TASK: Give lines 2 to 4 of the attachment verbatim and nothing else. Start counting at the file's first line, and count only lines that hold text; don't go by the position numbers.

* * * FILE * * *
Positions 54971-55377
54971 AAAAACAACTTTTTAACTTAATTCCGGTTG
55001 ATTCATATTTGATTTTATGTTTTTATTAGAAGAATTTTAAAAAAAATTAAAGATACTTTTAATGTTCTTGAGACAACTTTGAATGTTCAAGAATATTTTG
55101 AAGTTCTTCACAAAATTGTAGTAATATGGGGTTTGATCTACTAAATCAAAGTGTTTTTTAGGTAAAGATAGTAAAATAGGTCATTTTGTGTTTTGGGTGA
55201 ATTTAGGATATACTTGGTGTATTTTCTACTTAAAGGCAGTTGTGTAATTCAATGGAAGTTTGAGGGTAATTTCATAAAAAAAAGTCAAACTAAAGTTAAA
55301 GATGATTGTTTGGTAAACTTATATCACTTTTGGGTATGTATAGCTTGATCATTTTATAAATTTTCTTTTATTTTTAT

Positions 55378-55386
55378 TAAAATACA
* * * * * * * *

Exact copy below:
54971 AAAAACAACTTTTTAACTTAATTCCGGTTG
55001 ATTCATATTTGATTTTATGTTTTTATTAGAAGAATTTTAAAAAAAATTAAAGATACTTTTAATGTTCTTGAGACAACTTTGAATGTTCAAGAATATTTTG
55101 AAGTTCTTCACAAAATTGTAGTAATATGGGGTTTGATCTACTAAATCAAAGTGTTTTTTAGGTAAAGATAGTAAAATAGGTCATTTTGTGTTTTGGGTGA